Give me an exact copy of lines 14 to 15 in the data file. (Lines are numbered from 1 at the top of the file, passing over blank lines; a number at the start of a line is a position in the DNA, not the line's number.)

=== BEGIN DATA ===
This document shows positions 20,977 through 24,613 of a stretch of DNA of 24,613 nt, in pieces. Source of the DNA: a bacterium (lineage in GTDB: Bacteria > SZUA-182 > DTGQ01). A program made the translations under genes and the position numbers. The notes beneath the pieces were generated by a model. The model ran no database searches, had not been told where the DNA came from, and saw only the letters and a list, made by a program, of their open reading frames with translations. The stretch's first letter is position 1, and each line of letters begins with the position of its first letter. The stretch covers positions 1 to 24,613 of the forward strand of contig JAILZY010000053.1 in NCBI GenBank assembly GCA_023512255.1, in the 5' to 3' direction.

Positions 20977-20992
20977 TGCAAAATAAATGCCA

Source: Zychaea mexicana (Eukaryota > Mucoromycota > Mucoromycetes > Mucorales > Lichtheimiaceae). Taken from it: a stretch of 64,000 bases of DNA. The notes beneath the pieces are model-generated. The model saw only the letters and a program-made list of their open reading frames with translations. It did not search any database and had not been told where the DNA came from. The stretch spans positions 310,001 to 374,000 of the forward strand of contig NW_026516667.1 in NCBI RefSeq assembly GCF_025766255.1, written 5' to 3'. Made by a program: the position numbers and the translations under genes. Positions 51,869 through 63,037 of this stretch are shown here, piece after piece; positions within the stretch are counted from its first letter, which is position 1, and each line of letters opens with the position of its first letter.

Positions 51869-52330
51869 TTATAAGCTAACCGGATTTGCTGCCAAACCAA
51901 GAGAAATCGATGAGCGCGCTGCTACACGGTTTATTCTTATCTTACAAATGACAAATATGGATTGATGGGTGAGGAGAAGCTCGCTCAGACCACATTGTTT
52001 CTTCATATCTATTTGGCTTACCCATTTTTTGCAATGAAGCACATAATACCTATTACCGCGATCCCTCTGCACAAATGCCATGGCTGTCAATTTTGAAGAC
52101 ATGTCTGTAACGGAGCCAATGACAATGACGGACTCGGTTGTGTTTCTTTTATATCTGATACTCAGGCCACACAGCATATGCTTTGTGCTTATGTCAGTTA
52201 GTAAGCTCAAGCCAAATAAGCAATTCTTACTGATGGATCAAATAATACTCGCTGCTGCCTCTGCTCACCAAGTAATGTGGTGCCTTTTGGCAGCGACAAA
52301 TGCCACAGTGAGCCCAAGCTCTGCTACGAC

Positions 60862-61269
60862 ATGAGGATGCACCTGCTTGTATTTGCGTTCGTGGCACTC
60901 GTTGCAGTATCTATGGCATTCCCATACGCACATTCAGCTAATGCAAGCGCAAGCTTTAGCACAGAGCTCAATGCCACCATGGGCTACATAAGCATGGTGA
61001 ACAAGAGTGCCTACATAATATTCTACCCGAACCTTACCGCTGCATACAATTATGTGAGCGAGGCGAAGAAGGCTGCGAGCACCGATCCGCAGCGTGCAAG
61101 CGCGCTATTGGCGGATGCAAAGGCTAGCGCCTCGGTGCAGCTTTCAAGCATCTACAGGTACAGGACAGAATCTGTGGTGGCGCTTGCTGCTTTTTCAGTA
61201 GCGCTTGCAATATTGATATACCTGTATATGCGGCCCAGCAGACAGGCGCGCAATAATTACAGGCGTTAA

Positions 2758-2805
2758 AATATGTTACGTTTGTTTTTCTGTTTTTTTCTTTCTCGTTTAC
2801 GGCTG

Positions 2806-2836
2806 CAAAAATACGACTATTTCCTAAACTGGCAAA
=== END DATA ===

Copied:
60901 GTTGCAGTATCTATGGCATTCCCATACGCACATTCAGCTAATGCAAGCGCAAGCTTTAGCACAGAGCTCAATGCCACCATGGGCTACATAAGCATGGTGA
61001 ACAAGAGTGCCTACATAATATTCTACCCGAACCTTACCGCTGCATACAATTATGTGAGCGAGGCGAAGAAGGCTGCGAGCACCGATCCGCAGCGTGCAAG